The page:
Human rights experts have warned that plans backed by Theresa May to introduce a new law making it illegal to "intimidate" election candidates and campaigners poses a threat to freedom of speech.
Speaking earlier this week to mark the 100th anniversary of the 1918 Representation of the People Act, which ushered in the vote for women in the UK for the first time, she lamented "a tone of bitterness and aggression has entered into our public debate".
"While intimidation is already a crime, we will consult on making it an offence in electoral law to intimidate candidates and campaigners," she said.
She cited the findings of a report by the Committee on Standards in Public Life that women, BME and LGBT people are at highest risk. The recommendations come after Labour MP Diane Abbott received almost half of all the abusive tweets sent to female MPs during the last general election campaign, according to human rights charity Amnesty International.
The report recommended "intimidating Parliamentary candidates and party campaigners" be made illegal. However, the report also said that it should be "no broader than existing criminal law".
Chief Constable Mike Barton QPM, of the National Police Chiefs Council (NPCC), also told the committee that "law enforcement and policing are content with the law". The Offences Against the Person Act 1861, for instance, is sufficient to deal with threats to kill, he said.
"There is a view that, with the advent of the internet, some of our more ancient laws are probably not applicable, but we do not find that," he added. "Our view on social media at the moment is that we feel that we already have a suite of offences there."
Stephen Knight, human rights barrister at One Pump Court Chambers, told IBTimes UK that he fears the plans present a threat to freedom of speech.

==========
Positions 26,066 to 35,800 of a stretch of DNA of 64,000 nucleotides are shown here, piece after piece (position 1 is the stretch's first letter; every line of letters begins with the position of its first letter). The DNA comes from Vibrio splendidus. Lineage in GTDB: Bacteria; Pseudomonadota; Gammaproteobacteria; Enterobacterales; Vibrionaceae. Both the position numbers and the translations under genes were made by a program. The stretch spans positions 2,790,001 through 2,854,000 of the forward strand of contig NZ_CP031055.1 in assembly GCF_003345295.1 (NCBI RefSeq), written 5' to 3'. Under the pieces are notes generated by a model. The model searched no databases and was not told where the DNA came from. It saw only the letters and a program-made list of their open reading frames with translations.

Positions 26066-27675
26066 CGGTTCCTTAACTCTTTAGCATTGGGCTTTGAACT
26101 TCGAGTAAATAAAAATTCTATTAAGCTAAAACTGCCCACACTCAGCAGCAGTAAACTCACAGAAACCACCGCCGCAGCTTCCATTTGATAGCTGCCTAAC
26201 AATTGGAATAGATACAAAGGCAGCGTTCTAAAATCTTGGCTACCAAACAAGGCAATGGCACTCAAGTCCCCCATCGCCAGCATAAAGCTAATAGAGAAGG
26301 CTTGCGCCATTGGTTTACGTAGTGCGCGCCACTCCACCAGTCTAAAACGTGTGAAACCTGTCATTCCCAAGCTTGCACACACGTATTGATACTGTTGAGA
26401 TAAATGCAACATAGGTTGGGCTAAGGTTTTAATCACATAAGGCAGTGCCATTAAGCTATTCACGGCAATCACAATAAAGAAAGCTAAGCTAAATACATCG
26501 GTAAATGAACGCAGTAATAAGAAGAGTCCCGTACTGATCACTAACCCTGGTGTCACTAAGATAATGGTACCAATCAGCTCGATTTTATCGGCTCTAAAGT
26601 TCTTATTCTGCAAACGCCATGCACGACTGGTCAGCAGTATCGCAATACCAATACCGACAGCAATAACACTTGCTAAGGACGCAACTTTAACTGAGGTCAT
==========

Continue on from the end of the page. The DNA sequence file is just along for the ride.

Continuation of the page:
"It is a sad irony that the prime minister has sought to use the centenary of the suffragettes' greatest victory to announce legislation aimed at criminalising the sort of direct action in which those same suffragettes participated," he reasoned.
Agreeing that the debate had gone too far when it strays into threats of physical violence of hate speech, Knight argued "those who do not wish to face scrutiny for their own repugnant views often use intimidation as an excuse", and that it could be used as a tactic for political figures to avoid responding substantively when their opinions are challenged.
"Further, it permits those in a position of power and with access to the media to play for sympathy, as the supposed victims of 'witch-hunts' or 'no platform' campaigns. Whether in the criminal courts or the court of public opinion, claims of intimidation require an appropriate level of scrutiny before they can be believed.
"A healthy democracy in whatever form requires open debate to function. Such debate may be spirited, and it may sometimes be insulting, crude, or confrontational. Our society must do all it can to ensure that speech in the public sphere, even when critical of others, remains truly free, and protected," Knight concluded.
Speaking more broadly, Gemma Lindfield, barrister at 5 SAH legal chambers who specialises in human rights law, told IBTimes UK that the level of public debate has "seriously deteriorated", become "polarised" and "led to intimidation, threats and sadly the murder of an MP", citing the murder of Jo Cox in 2016.
Rather than creating new laws, the existing laws must be properly enforced in the face of cuts, she said.
"This [the political debate] is wholly unacceptable," she said adding: "There is a sufficient legal framework for dealing with intimidation and harassment of public officials but it seems that it is not readily used. This is likely to be a resources issue. There is simply insufficient resources to deal with all of the threats that are being made on a daily basis."
Linfield argued that police should monitor threats public officials receive and take appropriate action, including prosecutions, in light of the rise of right wing hate groups online. Social media companies and internet services providers must also accept responsibility, she added.
"Rather than introducing a new law as a sticking plaster, the government should engage in a comprehensive review of the contributory factors that have led to this state of affairs and what can be done, whether that be education or regulation of social media sites and internet service providers, for example," she said, adding: "I am concerned that things can only get worse and not better."